What can I do with my old agricultural buildings? A question often put to our rural agents. Nick Rymer has some suggestions
‘What can I do with my old agricultural buildings?’
This is a question we are often asked when out and about on farms. For many, traditional and redundant buildings can be a headache – requiring investment and repair whilst offering little or no financial return.
However, in recent years government has introduced measures aimed at making the re-use of buildings easier, and most Local Plans will also have a policy covering it.
The first thing to consider is what use best suits your needs? Perhaps a residential conversion? Or maybe some sort of commercial use – storage, offices or industrial. Factors such as access to and from the highway, location and surroundings will all be relevant in that decision.
Having decided on what use would work best for you, we must consider how best to obtain a planning consent. In short there are two options – a full planning application or, in certain circumstances, permitted development rights.
Changes to permitted development rights in recent years have allowed for the change of use of agricultural buildings to residential or commercial uses, providing that the proposal accords with the legislation. However, such rights are not available in every circumstance as the list of criteria is stringent.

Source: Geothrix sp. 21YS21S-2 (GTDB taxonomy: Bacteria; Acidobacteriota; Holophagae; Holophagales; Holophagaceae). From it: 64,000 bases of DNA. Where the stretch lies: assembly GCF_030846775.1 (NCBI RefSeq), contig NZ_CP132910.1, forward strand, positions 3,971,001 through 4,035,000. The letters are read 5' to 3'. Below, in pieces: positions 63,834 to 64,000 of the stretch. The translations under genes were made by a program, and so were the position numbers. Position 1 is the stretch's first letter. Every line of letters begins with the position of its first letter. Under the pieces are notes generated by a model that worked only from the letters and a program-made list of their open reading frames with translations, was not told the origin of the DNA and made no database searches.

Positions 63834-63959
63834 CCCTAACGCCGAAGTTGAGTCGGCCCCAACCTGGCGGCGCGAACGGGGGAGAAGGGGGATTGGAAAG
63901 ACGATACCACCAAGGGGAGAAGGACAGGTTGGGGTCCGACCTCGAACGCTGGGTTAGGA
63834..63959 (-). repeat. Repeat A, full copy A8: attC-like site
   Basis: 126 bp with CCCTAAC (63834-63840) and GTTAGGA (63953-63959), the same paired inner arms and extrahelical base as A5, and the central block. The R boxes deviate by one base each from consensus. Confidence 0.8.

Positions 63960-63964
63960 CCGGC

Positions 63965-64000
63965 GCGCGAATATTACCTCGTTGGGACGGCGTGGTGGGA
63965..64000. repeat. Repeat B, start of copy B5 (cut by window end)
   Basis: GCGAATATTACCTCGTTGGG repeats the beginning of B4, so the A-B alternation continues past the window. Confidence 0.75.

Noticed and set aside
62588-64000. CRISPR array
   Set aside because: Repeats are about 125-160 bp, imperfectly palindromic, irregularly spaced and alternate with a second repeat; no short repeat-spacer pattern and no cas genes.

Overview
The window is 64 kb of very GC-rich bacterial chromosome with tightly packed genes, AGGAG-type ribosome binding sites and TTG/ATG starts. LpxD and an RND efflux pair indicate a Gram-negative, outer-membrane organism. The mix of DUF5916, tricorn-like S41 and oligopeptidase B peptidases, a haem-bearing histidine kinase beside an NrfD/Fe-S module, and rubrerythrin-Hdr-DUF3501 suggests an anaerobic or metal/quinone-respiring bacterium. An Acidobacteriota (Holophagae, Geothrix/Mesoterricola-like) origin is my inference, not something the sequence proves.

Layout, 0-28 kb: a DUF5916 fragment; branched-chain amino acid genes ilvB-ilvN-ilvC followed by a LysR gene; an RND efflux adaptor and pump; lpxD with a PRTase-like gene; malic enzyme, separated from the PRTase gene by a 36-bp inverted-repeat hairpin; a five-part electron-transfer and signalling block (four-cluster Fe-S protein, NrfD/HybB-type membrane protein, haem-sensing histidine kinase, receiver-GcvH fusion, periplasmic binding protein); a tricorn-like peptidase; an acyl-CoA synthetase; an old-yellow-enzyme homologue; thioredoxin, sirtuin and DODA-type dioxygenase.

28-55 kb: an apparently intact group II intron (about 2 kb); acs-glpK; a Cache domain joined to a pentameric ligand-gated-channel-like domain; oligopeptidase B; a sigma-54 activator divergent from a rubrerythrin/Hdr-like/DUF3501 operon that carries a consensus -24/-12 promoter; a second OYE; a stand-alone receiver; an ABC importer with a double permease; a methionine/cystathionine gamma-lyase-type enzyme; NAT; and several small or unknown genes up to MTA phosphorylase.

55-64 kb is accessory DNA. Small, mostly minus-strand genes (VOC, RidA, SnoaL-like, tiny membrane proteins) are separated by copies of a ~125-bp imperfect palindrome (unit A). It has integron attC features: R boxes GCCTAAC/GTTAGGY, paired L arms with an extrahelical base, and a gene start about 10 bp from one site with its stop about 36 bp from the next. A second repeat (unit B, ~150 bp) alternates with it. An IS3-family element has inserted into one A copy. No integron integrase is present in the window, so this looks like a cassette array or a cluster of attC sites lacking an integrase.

Alternatively, one can apply under a full planning application which will be determined in the usual way.
Symonds and Sampson have successfully secured the change of use of buildings across our region. One of our most recent successes was a full planning application to convert three traditional buildings to dwellings which included successfully arguing that they were not ‘curtilage listed’ as the council had previously argued. This was a combined effort by our Agricultural and Building Surveying Teams.
There have also been numerous applications under permitted development ‘Class Q’ to change buildings to residential dwellings. Once the change of use is secured, it is now possible to apply to replace the agricultural building entirely rather than convert it. This is known as the ‘Fall Back’ position. In short, because the council have accepted that there will be a new dwelling at the location, they are willing to consider allowing a new build instead that is likely to be cheaper, more attractive and more energy efficient.
Class R of the General Permitted Development Order (Agricultural to commercial use) also offers a quicker route to establishing a commercial use on the farm without the rigmarole of a full application.
Whatever use you would like to achieve; it is important to consider the best application method. In the longer term, it is also important to make sure that such buildings are kept in good repair and not allowed to fall into such disrepair as to be considered derelict as this can severely impede the chances of gaining consent. In no circumstances should a building be demolished without having first gained a planning consent.